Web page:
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Readers of the Rosengarten Report were introduced in the latest issue to sources in the US where KOBE style beef is available. One such source, Arrowhead Game Meats (Kearney, MO 816-628-2099; offers KOBE brisket for $2.95 per pound (some of the steaks sell for as much as $150/lb...). I ordered one just to see. It came well packed and unfrozen at around 10 lbs, untrimmed, with a nice layer of fat on top. I put a quick all purpose cajun style rub on and put it in the cookshack (I cut it into two pieces to fit my unit) at 225 degrees until done - 195 on the thermometers. Took about 12 hours in hot (for Minnesota) weather.

This was, without doubt, one of the best meals I have ever had. The meat was unbelieveably tender, juicy and awesomely disicious. If you want to try brisket on a whole new level (albeit more expensive), by all means give this a try.
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Kobe beef comes from province in Japan of which Kobe is the captal. The beef comes from ancient stock of cattle called "kuroge wagyu" (black haired Japanese cattle). They are raised on only 262 small farms the largest of which only raise 10-15 animals. Each one is pampered. Diets are strictly controlled and during the final fattening process, cattle are fed large quanities of sake and beer mash. They also get daily massages. If only they knew they are going to end up in a CS smoker!!!! While I smoke on my CS, I also feed my self large quanities of budweiser!!! Still can't talk the wife into the massage part while cooking.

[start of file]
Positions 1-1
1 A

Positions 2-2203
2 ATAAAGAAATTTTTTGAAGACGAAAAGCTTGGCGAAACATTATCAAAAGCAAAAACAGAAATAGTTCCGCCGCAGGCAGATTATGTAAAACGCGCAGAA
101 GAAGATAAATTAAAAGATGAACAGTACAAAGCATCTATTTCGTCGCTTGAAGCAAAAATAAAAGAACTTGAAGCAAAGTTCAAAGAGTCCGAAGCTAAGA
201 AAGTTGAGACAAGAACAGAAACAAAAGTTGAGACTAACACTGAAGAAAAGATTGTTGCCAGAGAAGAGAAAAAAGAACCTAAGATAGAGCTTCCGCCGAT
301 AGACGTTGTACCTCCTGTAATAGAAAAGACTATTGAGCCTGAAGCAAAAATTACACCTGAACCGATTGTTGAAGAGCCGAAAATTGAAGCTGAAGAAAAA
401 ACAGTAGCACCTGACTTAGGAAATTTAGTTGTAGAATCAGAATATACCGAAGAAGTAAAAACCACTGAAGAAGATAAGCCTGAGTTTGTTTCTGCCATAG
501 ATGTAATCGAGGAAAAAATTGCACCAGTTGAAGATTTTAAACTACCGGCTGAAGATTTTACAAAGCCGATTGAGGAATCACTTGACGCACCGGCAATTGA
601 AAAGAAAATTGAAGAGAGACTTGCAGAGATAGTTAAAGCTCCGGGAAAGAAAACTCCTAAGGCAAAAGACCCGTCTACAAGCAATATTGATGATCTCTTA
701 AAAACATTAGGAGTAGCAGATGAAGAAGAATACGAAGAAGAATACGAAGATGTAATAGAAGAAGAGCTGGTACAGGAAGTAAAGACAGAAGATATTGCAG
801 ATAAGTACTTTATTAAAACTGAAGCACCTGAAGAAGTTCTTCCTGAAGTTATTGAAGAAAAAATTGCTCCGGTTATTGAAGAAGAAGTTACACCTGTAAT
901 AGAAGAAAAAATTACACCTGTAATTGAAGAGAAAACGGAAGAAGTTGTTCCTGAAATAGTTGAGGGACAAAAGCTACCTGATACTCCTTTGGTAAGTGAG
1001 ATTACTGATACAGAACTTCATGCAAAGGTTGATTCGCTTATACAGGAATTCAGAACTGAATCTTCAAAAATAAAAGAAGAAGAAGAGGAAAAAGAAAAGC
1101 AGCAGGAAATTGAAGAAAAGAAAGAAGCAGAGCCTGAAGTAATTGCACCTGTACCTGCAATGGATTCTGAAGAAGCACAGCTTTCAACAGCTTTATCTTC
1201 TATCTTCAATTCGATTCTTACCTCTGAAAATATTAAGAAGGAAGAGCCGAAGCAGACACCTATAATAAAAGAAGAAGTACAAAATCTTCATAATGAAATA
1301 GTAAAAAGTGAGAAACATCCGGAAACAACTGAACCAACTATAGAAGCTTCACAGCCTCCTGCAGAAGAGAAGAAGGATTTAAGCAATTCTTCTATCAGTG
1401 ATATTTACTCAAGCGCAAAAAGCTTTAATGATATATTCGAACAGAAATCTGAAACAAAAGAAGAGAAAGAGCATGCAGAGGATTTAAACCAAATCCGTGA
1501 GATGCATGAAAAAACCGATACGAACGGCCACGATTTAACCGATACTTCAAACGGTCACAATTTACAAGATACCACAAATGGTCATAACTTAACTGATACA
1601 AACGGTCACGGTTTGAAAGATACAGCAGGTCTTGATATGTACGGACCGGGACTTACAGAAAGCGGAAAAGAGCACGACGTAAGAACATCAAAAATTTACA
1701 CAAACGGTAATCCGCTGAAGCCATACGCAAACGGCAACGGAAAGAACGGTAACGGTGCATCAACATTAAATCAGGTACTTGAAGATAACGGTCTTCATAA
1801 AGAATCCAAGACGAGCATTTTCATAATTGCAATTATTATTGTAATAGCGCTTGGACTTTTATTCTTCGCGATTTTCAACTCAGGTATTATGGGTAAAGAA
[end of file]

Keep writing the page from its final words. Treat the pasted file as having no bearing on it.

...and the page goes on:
Looked at the website just for fun. While the meat is $2.95 a pound, it appears that if you live in California you would have to add another $74.00 in packing and shipping to a 10 pound brisket. I've eaten Kobe beef (once), it's good but shipping sure would make it expensive.

Just a couple of thoughts.

A brisket used to be uncookable and was usually ground for hamburger.

In the NE folks have been known to make pot roasts,corn them,and then smoke to make pastrami.

Cookoffs require them,because maybe it is the toughest cut to cook correctly.

Fine bbq cooks learned to cook them,so they cut like tenderloin.

Cookshack developed it's first cooker to make brisket cooking reasonable.

I can agree that in a steak,or loin,cut grades of beef,and some lines,make a nice difference.

Good cooks can cook $0.75 brisket.

My early mentor would tell me to learn to cook a cut of meat well,and you can cook any level of it .

Just a thought.

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